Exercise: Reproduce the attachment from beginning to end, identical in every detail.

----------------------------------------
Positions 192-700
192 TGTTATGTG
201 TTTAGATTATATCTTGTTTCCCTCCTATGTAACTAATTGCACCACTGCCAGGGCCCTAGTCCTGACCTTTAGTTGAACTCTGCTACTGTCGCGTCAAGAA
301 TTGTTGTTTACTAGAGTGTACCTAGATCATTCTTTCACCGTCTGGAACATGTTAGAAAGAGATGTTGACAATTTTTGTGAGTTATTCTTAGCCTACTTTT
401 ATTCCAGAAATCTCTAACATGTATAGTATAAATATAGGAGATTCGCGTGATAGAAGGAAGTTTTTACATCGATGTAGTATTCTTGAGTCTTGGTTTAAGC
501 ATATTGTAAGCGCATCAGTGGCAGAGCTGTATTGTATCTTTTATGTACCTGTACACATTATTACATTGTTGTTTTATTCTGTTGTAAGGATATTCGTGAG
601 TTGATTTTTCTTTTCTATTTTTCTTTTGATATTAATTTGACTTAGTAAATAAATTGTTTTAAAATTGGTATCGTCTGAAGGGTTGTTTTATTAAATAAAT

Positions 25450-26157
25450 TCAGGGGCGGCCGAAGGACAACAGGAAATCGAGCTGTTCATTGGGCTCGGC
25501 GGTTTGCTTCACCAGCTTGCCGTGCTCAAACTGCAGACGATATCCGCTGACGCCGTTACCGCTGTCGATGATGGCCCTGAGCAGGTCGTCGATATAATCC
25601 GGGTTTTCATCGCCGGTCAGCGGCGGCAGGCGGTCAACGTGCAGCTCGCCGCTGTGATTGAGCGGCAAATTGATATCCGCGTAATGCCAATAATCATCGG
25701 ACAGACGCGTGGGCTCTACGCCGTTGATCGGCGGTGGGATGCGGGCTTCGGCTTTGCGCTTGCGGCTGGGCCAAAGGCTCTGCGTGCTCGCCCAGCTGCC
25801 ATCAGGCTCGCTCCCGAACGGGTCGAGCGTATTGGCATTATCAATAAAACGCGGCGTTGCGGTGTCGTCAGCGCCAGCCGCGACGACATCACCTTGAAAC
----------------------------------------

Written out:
Positions 192-700
192 TGTTATGTG
201 TTTAGATTATATCTTGTTTCCCTCCTATGTAACTAATTGCACCACTGCCAGGGCCCTAGTCCTGACCTTTAGTTGAACTCTGCTACTGTCGCGTCAAGAA
301 TTGTTGTTTACTAGAGTGTACCTAGATCATTCTTTCACCGTCTGGAACATGTTAGAAAGAGATGTTGACAATTTTTGTGAGTTATTCTTAGCCTACTTTT
401 ATTCCAGAAATCTCTAACATGTATAGTATAAATATAGGAGATTCGCGTGATAGAAGGAAGTTTTTACATCGATGTAGTATTCTTGAGTCTTGGTTTAAGC
501 ATATTGTAAGCGCATCAGTGGCAGAGCTGTATTGTATCTTTTATGTACCTGTACACATTATTACATTGTTGTTTTATTCTGTTGTAAGGATATTCGTGAG
601 TTGATTTTTCTTTTCTATTTTTCTTTTGATATTAATTTGACTTAGTAAATAAATTGTTTTAAAATTGGTATCGTCTGAAGGGTTGTTTTATTAAATAAAT

Positions 25450-26157
25450 TCAGGGGCGGCCGAAGGACAACAGGAAATCGAGCTGTTCATTGGGCTCGGC
25501 GGTTTGCTTCACCAGCTTGCCGTGCTCAAACTGCAGACGATATCCGCTGACGCCGTTACCGCTGTCGATGATGGCCCTGAGCAGGTCGTCGATATAATCC
25601 GGGTTTTCATCGCCGGTCAGCGGCGGCAGGCGGTCAACGTGCAGCTCGCCGCTGTGATTGAGCGGCAAATTGATATCCGCGTAATGCCAATAATCATCGG
25701 ACAGACGCGTGGGCTCTACGCCGTTGATCGGCGGTGGGATGCGGGCTTCGGCTTTGCGCTTGCGGCTGGGCCAAAGGCTCTGCGTGCTCGCCCAGCTGCC
25801 ATCAGGCTCGCTCCCGAACGGGTCGAGCGTATTGGCATTATCAATAAAACGCGGCGTTGCGGTGTCGTCAGCGCCAGCCGCGACGACATCACCTTGAAAC